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Co-Employment Risks and How to Mitigate Them?

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Co-Employment Risks and How to Mitigate Them?
Written by
Mayank Bhutoria,
June 13, 2024

Key Takeaways

Co-employment is a contractual arrangement in which an organization shares an employment obligation with a professional employer organization or PEO. This partnership is known as co-employment. Co-employment minimizes the cost and liabilities of the organization as an employer, as the PEO manages all the HR-related responsibilities while the organization manages the day-to-day operations of the personnel. 

Co-employment has several benefits, including easy payroll management, adherence to compliance and tax reporting, management of all employee benefits, and so on. 

However, there are some common co-employment risks, too. 

For example, misclassification of independent contractors is one of the biggest risks that can cause several inconveniences for any business entity. 

This article will discuss when to opt for co-employment, different co-employment issues, and how to mitigate them.

4 risks businesses be wary of in a co-employment relationship model?

If you, your co-employer, and your employees need help understanding all the terms and conditions of co-employment, different issues can arise. From withholding taxes to not paying employees the due benefits, co-employment can come with its own set of risks.

 Here are some of the most common risks associated with co-employment. 

1. Misclassification

Employee misclassification happens when an employee is misclassified as an independent contractor or vice versa. Misclassifying employees is a huge risk because the organization can face penalties and lawsuits if an independent contractor is misclassified, and the company needs to pay taxes, provide benefits, and provide correct compensation. Quick delivery services like Uber, DoorDash, and GrubHub are all facing lawsuits because of the misclassification of employees. 

2. Compliance failure

Remember, there are several governing bodies, each having its own compliance regulations. For example, the IRS, Department of Labor, Occupational Safety and Health Administration, National Labor Relations Board, and Equal Employment Opportunity Commission are just a few of the governing bodies — and employers must adhere to each of their regulations and guidelines. Failing to meet any of their guidelines can lead to several compliance issues.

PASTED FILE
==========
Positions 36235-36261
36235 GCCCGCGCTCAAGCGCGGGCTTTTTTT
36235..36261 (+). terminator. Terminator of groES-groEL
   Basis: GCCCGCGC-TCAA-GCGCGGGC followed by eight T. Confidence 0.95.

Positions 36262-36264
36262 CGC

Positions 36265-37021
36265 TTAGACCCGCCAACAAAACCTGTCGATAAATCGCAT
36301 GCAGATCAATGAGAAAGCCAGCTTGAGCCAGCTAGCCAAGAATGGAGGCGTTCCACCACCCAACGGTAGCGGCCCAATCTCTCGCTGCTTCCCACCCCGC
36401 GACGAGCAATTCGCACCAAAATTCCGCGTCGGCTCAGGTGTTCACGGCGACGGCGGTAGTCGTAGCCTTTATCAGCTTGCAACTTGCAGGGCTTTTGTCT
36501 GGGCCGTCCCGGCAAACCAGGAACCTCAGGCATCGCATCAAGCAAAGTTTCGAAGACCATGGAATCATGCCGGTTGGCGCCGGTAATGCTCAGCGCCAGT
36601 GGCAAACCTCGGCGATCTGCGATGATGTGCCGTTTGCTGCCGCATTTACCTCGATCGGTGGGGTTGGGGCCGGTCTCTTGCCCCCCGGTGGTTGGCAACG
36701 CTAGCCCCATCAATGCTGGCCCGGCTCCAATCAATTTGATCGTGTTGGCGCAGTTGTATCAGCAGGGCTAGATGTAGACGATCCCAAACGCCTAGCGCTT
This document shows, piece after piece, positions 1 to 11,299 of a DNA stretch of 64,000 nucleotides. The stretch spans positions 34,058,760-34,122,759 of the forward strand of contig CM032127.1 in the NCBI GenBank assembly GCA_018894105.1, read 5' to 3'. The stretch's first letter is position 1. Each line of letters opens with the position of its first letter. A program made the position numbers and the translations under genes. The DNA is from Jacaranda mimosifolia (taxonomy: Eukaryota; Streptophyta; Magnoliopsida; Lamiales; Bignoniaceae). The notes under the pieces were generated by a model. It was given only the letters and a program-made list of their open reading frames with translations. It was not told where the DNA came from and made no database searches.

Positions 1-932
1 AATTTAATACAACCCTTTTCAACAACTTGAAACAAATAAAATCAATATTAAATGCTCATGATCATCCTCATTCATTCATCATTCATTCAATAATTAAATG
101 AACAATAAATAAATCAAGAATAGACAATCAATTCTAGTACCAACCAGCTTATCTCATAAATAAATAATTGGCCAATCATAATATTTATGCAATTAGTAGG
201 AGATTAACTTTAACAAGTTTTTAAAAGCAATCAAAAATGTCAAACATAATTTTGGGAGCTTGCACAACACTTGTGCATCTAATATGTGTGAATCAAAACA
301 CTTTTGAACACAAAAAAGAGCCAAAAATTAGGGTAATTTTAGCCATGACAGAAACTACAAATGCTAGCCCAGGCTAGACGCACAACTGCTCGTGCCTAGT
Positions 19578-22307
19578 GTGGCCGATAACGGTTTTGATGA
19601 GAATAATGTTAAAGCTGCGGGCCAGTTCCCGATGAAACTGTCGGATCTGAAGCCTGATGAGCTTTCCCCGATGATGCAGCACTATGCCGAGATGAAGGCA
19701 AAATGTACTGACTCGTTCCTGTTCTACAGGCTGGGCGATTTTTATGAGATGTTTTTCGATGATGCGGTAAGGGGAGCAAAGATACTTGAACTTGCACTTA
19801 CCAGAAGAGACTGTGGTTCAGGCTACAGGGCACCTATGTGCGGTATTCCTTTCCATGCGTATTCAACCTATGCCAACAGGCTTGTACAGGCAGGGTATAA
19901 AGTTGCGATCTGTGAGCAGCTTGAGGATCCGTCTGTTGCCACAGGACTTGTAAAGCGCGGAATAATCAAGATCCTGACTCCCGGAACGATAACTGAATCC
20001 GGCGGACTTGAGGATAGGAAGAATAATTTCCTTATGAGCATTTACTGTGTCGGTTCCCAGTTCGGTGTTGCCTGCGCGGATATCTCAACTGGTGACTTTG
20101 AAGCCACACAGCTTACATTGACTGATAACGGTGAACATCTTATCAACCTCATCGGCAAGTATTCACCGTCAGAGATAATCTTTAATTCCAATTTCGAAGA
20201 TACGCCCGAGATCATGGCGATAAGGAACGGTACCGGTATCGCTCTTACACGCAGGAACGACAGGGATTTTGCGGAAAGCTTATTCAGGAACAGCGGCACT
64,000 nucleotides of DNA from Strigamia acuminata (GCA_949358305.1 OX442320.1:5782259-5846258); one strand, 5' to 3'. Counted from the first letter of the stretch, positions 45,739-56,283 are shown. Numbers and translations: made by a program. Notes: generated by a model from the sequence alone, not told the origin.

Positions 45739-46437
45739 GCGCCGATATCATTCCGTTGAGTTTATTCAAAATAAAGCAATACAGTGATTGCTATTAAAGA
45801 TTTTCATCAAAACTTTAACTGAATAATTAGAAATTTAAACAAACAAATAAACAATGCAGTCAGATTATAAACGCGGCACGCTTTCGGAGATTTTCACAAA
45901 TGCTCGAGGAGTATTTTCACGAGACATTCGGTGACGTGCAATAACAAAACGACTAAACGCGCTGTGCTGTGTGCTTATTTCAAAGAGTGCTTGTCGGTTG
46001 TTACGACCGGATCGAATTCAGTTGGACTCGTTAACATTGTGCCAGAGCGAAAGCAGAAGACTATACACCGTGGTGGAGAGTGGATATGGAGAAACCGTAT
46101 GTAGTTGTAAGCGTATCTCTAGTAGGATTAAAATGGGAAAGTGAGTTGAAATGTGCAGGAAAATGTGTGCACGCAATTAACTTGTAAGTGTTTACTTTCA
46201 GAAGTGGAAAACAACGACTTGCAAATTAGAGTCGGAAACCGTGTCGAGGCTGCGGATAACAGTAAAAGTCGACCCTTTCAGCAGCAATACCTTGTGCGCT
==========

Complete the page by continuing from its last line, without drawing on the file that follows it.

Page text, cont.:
3. Taxation errors

If the co-employer is not certified by the IRS and something happens, like the co-employer didn't pay taxes on behalf of the organization or misclassified an employee, your organization can get into trouble, like paying penalties. Such things can happen even if you pay the taxes as a part of the co-employment contract. 

4. Legal liabilities

While the co-employer may share the responsibility of HR requirements, payroll management, benefits administration, tax filings, and compliance, a business can still be susceptible to non-compliance. For example, if an audit happens and it's found that your co-employer has miscalculated the payroll of an employee, your company will still be held responsible, and you will need to pay the penalties. So, you are not freed from legal liabilities even if you partner with a PEO and enter into a co-employment agreement.  

Ways to avoid co-employment risks

Co-employment risks are real. “In 1997, Microsoft was required to pay close to $100M to its external workers after massive litigation.” However, knowing how to navigate them and work with your co-employer can lead to a mutually beneficial relationship. Here are some points to ponder on:

1. Research your co-employer

Gather enough information about your co-employee’s policies and processes. Ensure that they don’t have a reputation for compliance violations. 

Co-employment can bring liability risk, so you must protect yourself from lawsuits. For example, if your co-employer carries workers' compensation insurance, the employees who might get injured during the job should file the claim with the PEO and not your organization. 

You can ask your co-employer to add you as an alternate employer in the compensation policies of the employees. 

  • Spend time understanding how the co-employer reduces the risk or incorporates changes if new laws or regulations are amended. 
  • Check their communication promptness. For example, how long does it take to communicate employment notifications?